ChemCam at a glance

The ChemCam instrument is an international collaboration led by Los Alamos National Laboratory in the United States and the Institut de Recherche en Astrophysique et Planetologie in France.

 

ChemCam is on the Curiosity rover, exploring Gale Crater at Mars since 2012. It is used to perform rapid chemical and microscopic reconnaissance

 

Pulsed laser vaporizes targets up to 5 meters away. The spectrum of light from the laser-induced plasma reveals the chemical composition of the targets in seconds. ChemCam can detect most elements!

 

It also provides images of targets with high-resolution (can see a human hair 2 meters away).

ChemCam slide show

  • slide show

ChemCam mosaic

Curiosity Mission Updates

  • Sols 2645-2646: A Strange Trough on Western Butte
    on 13 January 2020 at 0 h 00 min

    While descending from Western Butte, Curiosity has stopped to investigate a strange trough along the way. In the images from orbit, it looks like someone drew a thick […]

JPL Mars news

  • NASA's Mars 2020 Rover Closer to Getting Its Name
    on 13 January 2020 at 0 h 00 min

    155 students from across the U.S. have been chosen as semifinalists in NASA's essay contest to name the Mars 2020 rover, and see it launch from Cape Canaveral this July.

  • Media Get a Close-Up of NASA's Mars 2020 Rover
    on 27 December 2019 at 0 h 00 min

    The clean room at NASA's Jet Propulsion Laboratory was open to the media to see NASA's next Mars explorer before it leaves for Florida in preparation for a summertime launch.

  • Space History Is Made in This NASA Robot Factory
    on 23 December 2019 at 0 h 00 min

    From rockets to rovers, JPL's Spacecraft Assembly Facility has been at the center of robotic spaceflight. Here's a closer look at what makes it so special.

Curiosity Mission Updates

  • Sols 2645-2646: A Strange Trough on Western Butte
    on 13 January 2020 at 0 h 00 min

    While descending from Western Butte, Curiosity has stopped to investigate a strange trough along the way. In the images from orbit, it looks like someone drew a thick straight line with a dark felt marker on the southeastern side of the butte. From the ground, it looks like a shallow ditch filled […]

  • Sols 2642-2644: Contact Science at Western Butte
    on 11 January 2020 at 0 h 00 min

    Curiosity is still on the shoulder of Western Butte at a location that provides a good vantage point, exposes changes in stratigraphy, and reveals some interesting float blocks in our workspace. On Wednesday (planning Sols 2640-2641) we were able to conduct contact science on a bedrock target […]

  • Sols 2640-2641: Like a Dog Under the Table…
    on 9 January 2020 at 0 h 00 min

    The Curiosity rover is still at the highest point it will reach on "Western Butte," having done a short bump to allow it to do contact science. You can check out the map of Curiosity's location here. The team would like to understand the composition, morphology, and ultimately, the origin of the […]

  • Sol 2639: SAM Is Feeling Better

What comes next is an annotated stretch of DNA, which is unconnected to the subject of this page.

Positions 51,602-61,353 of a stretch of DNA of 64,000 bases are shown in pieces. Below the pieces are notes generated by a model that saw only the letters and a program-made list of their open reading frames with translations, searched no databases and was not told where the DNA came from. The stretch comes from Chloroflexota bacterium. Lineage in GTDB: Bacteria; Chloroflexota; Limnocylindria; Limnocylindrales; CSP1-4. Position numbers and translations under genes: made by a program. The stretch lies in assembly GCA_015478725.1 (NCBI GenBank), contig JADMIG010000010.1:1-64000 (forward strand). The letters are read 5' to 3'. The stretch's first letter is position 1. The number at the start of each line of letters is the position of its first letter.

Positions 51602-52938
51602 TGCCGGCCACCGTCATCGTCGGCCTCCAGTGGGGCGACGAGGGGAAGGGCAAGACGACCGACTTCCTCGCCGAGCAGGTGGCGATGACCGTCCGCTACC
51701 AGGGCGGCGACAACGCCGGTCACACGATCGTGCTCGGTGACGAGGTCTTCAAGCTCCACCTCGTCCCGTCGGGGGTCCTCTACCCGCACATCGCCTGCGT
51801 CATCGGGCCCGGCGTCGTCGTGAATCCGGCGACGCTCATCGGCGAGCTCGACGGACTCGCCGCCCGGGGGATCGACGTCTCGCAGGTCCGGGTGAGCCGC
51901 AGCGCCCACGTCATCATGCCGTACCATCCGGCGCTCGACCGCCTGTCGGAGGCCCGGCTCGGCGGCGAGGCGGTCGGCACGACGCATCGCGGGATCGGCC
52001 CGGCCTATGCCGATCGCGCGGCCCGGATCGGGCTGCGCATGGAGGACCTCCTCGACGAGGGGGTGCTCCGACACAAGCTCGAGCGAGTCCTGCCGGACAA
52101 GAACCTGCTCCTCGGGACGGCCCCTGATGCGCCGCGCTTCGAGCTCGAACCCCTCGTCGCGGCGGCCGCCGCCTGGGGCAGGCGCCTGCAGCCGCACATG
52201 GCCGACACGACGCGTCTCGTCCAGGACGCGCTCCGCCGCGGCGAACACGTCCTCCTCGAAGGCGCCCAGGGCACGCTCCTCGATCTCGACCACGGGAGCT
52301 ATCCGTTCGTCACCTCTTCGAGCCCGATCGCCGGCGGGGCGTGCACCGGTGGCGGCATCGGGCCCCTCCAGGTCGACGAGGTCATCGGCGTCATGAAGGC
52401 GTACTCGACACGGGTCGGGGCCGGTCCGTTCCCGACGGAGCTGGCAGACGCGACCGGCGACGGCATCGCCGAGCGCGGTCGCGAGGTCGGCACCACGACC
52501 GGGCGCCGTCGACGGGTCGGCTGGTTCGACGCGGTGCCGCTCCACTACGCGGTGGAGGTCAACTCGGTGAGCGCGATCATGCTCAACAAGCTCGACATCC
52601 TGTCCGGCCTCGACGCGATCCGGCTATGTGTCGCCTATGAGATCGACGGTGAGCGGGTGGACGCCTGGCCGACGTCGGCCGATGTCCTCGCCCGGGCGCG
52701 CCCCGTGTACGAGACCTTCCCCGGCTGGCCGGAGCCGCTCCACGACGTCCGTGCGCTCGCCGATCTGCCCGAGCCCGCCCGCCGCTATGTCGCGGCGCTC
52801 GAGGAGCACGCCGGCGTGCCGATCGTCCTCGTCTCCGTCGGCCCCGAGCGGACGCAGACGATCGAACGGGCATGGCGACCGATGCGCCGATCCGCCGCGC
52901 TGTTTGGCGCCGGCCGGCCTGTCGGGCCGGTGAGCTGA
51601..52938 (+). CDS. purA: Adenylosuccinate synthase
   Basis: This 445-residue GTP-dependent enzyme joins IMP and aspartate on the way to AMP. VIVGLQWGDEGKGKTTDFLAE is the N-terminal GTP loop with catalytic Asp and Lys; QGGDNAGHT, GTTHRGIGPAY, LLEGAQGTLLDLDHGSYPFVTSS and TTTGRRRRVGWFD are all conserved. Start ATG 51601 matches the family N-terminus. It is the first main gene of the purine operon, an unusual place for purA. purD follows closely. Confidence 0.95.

on 8 January 2020 at 0 h 00 min

    Sunrise was late this morning in Earth's mid-northern latitudes, so I made a point of looking for Mars before dawn when I woke up. It was easily visible above Antares, the brightest star in Scorpius, named 'not Mars' in Greek because it is about as red and bright as the planet. Seeing that point […]

  • Sol 2638: All Too Familiar
    on 7 January 2020 at 0 h 00 min

    We found out that over the weekend the planned "bump" to get the rover in position for contact science didn't execute. That meant that when we started planning today, we were greeted with the familiar view of the workspace from last week. Although it was disappointing that we weren't able to do […]

Last 5 peer-reviewed ChemCam-related publications

(1) Thomas, N. H.; Ehlmann, B. L.; Meslin, P.-Y.; Rapin, W.; Anderson, D. E.; Rivera‐Hernández, F.; Forni, O.; Schröder, S.; Cousin, A.; Mangold, N.; et al. Mars Science Laboratory Observations of Chloride Salts in Gale Crater, Mars. Geophysical Research Letters 2019, 46 (19), 10754–10763. https://doi.org/10.1029/2019GL082764.
(2) Rapin, W.; Ehlmann, B. L.; Dromart, G.; Schieber, J.; Thomas, N. H.; Fischer, W. W.; Fox, V. K.; Stein, N. T.; Nachon, M.; Clark, B. C.; et al. An Interval of High Salinity in Ancient Gale Crater Lake on Mars. Nat. Geosci. 2019, 1–7. https://doi.org/10.1038/s41561-019-0458-8.
(3) Savijärvi, H.; McConnochie, T. H.; Harri, A.-M.; Paton, M. Water Vapor Mixing Ratios and Air Temperatures for Three Martian Years from Curiosity. Icarus 2019, 326, 170–175. https://doi.org/10.1016/j.icarus.2019.03.020.
(4) Schröder, S.; Rammelkamp, K.; Vogt, D. S.; Gasnault, O.; Hübers, H.-W. Contribution of a Martian Atmosphere to Laser-Induced Breakdown Spectroscopy (LIBS) Data and Testing Its Emission Characteristics for Normalization Applications. Icarus 2019, 325, 1–15. https://doi.org/10.1016/j.icarus.2019.02.017.
(5) Sun, V. Z.; Stack, K. M.; Kah, L. C.; Thompson, L.; Fischer, W.; Williams, A. J.; Johnson, S. S.; Wiens, R. C.; Kronyak, R. E.; Nachon, M.; et al. Late-Stage Diagenetic Concretions in the Murray Formation, Gale Crater, Mars. Icarus 2019, 321, 866–890. https://doi.org/10.1016/j.icarus.2018.12.030.